- Courchesne E, Carper R, Akshoomoff N: Evidence of brain overgrowth in the first year of life in autism. JAMA. 2003, 290: 337-344. 10.1001/jama.290.3.337.View ArticlePubMedGoogle Scholar
- Courchesne E, Pierce K, Schumann CM, Redcay E, Buckwalter JA, Kennedy DP, Morgan J: Mapping early brain development in autism. Neuron. 2007, 56: 399-413. 10.1016/j.neuron.2007.10.016.View ArticlePubMedGoogle Scholar
- Elder LM, Dawson G, Toth K, Fein D, Munson J: Head circumference as an early predictor of autism symptoms in younger siblings of children with autism spectrum disorder. J Autism Dev Disord. 2008, 38: 1104-1111. 10.1007/s10803-007-0495-9.View ArticlePubMedGoogle Scholar
- Xie HB, He WX, Liu H: Measuring time series regularity using nonlinear similarity-based sample entropy. Phys Lett A. 2008, 372: 7140-7146. 10.1016/j.physleta.2008.10.049.View ArticleGoogle Scholar
- Schreiber T, Schmitz A: Discrimination power of measures for nonlinearity in a time series. Phys Rev E Stat Nonlin Soft Matter Phys. 1997, 55: 5443-5447. 10.1103/PhysRevE.55.5443.View ArticleGoogle Scholar
- Demšar J, Zupan B, Leban G, Curk T: Orange: from experimental machine learning to interactive data mining. Lecture Notes in Computer Science. Edited by: Boulicaut JF, Esposito F, Giannotti F, Pedreschi D. 2004, Berlin: Springer, 3202: 537-539. Knowledge Discovery in Databases: PKDD 2004, 8th European Conference on Principles and Practice of Knowledge Discovery in Databases, Pisa, Italy, September 20-24, 2004, ProceedingsGoogle Scholar
- Golland P, Fischl B: Permutation tests for classification: towards statistical significance in image-based studies. Inf Process Med Imaging. 2003, 18: 330-341. full_text.View ArticlePubMedGoogle Scholar
- Norris PR, Stein PK, Morris JA: Reduced heart rate multiscale entropy predicts death in critical illness: a study of physiologic complexity in 285 trauma patients. J Crit Care. 2008, 23: 399-405. 10.1016/j.jcrc.2007.08.001.View ArticlePubMedGoogle Scholar
- Behne T, Carpenter M, Call J, Tomasello M: Unwilling versus unable: infants' understanding of intentional action. Dev Psychol. 2005, 41: 328-337. 10.1037/0012-16126.96.36.1998.View ArticlePubMedGoogle Scholar
- Rivera-Gaxiola M, Silva-Pereyra J, Kuhl PK: Brain potentials to native and non-native speech contrasts in 7- and 11-month-old American infants. Dev Sci. 2005, 8: 162-172. 10.1111/j.1467-7687.2005.00403.x.View ArticlePubMedGoogle Scholar
- Pascalis O, de Haan M, Nelson CA: Is face processing species-specific during the first year of life?. Science. 2002, 296: 1321-1323. 10.1126/science.1070223.View ArticlePubMedGoogle Scholar
- Marcus DJ, Nelson CA: Neural bases and development of face recognition in autism. CNS Spectr. 2001, 6: 36-59.PubMedGoogle Scholar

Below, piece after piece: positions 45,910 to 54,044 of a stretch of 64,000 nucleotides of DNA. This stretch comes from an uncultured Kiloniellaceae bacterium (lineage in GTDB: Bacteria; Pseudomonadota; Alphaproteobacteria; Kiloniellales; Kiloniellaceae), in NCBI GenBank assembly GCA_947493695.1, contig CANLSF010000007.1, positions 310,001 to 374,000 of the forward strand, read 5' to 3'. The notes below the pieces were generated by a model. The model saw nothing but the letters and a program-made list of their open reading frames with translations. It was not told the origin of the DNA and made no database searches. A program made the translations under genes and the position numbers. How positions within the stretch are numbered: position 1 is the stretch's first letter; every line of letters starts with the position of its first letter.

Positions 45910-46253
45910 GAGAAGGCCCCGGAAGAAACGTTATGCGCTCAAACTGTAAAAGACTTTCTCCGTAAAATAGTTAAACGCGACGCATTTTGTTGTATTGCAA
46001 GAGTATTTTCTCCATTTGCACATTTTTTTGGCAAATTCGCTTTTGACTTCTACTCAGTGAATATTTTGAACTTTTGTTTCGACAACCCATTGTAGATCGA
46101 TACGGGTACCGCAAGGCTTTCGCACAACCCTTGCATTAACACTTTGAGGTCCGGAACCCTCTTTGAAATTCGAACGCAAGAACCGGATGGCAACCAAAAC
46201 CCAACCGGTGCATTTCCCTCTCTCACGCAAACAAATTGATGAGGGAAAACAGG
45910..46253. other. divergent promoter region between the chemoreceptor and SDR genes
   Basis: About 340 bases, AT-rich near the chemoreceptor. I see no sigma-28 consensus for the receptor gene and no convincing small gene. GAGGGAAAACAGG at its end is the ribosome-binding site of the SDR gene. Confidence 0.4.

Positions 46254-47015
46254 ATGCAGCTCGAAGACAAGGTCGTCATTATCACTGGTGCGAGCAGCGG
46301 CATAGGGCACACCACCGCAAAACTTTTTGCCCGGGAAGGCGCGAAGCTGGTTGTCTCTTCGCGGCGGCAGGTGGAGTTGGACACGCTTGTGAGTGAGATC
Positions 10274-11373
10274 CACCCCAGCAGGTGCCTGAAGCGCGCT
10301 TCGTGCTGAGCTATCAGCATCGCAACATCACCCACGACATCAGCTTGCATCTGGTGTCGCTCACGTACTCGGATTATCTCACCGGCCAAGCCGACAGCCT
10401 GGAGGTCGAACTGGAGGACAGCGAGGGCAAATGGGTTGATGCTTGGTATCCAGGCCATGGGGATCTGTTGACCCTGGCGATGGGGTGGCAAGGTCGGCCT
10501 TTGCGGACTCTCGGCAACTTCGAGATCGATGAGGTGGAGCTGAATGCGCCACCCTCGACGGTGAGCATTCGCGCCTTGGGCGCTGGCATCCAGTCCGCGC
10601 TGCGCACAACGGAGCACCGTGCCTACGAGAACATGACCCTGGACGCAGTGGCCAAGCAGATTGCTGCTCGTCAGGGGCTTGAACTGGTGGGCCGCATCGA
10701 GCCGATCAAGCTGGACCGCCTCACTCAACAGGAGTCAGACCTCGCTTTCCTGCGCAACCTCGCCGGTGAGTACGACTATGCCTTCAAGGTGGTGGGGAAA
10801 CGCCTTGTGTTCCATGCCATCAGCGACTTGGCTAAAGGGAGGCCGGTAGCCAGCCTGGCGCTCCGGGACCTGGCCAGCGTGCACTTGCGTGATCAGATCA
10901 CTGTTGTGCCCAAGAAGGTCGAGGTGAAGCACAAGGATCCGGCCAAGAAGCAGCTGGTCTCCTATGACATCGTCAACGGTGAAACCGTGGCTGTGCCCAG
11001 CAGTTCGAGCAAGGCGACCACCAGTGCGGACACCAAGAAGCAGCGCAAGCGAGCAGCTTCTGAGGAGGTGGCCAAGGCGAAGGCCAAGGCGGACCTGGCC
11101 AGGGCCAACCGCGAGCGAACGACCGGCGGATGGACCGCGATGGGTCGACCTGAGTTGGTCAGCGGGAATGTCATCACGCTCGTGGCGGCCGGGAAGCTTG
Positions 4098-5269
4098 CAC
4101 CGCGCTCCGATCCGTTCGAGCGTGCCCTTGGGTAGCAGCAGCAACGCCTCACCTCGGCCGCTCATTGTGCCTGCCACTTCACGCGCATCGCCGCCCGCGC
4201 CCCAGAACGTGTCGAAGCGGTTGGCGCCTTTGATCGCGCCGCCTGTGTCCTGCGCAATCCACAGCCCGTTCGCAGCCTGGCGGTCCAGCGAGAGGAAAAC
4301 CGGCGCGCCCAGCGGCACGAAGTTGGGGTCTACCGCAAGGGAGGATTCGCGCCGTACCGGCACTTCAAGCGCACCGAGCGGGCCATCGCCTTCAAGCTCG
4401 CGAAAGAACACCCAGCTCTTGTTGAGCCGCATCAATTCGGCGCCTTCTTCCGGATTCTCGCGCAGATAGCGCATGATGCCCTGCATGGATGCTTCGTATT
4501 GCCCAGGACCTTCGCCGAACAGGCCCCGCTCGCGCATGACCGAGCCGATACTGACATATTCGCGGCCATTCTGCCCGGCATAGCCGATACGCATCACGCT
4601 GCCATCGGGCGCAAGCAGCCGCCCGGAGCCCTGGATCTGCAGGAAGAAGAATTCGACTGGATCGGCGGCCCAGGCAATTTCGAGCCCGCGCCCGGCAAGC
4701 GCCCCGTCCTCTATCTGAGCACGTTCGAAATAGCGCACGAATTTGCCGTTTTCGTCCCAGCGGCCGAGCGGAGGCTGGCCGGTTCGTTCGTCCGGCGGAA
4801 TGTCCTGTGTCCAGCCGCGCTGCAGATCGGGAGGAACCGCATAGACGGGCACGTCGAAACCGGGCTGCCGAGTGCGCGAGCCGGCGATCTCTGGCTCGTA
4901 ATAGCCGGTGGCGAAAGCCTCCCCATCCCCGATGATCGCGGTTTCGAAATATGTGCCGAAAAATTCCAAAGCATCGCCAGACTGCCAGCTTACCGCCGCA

- Kuhl PK: A new view of language acquisition. Proc Natl Acad Sci USA. 2000, 97: 11850-11857. 10.1073/pnas.97.22.11850.View ArticlePubMedPubMed CentralGoogle Scholar
- Kuhl PK: Is speech learning 'gated' by the social brain?. Dev Sci. 2007, 10: 110-120. 10.1111/j.1467-7687.2007.00572.x.View ArticlePubMedGoogle Scholar
- Janjarasjitt S, Scher MS, Loparo KA: Nonlinear dynamical analysis of the neonatal EEG time series: the relationship between neurodevelopment and complexity. Clin Neurophysiol. 2008, 119: 822-836. 10.1016/j.clinph.2007.11.012.View ArticlePubMedGoogle Scholar
- Lippé S, Kovacevic N, McIntosh AR: Differential maturation of brain signal complexity in the human auditory and visual system. Front Hum Neurosci. 2009, 3: 48.View ArticlePubMedPubMed CentralGoogle Scholar
- Shaw P, Greenstein D, Lerch J, Clasen L, Lenroot R, Gogtay N, Evans A, Rapoport J, Giedd J: Intellectual ability and cortical development in children and adolescents. Nature. 2006, 440: 676-679. 10.1038/nature04513.View ArticlePubMedGoogle Scholar
- Sakkalis V, Tsiaras V, Michalopoulos K, Zervakis M: Assessment of neural dynamic coupling and causal interactions between independent EEG components from cognitive tasks using linear and nonlinear methods. Conf Proc IEEE Eng Med Biol Soc. 2008, 2008: 3767-3770.PubMedGoogle Scholar
- Sauseng P, Klimesch W: What does phase information of oscillatory brain activity tell us about cognitive processes?. Neurosci Biobehav Rev. 2008, 32: 1001-1013. 10.1016/j.neubiorev.2008.03.014.View ArticlePubMedGoogle Scholar
- The pre-publication history for this paper can be accessed here:http://www.biomedcentral.com/1741-7015/9/18/prepub
This article is published under license to BioMed Central Ltd. This is an Open Access article distributed under the terms of the Creative Commons Attribution License (http://creativecommons.org/licenses/by/2.0), which permits unrestricted use, distribution, and reproduction in any medium, provided the original work is properly cited.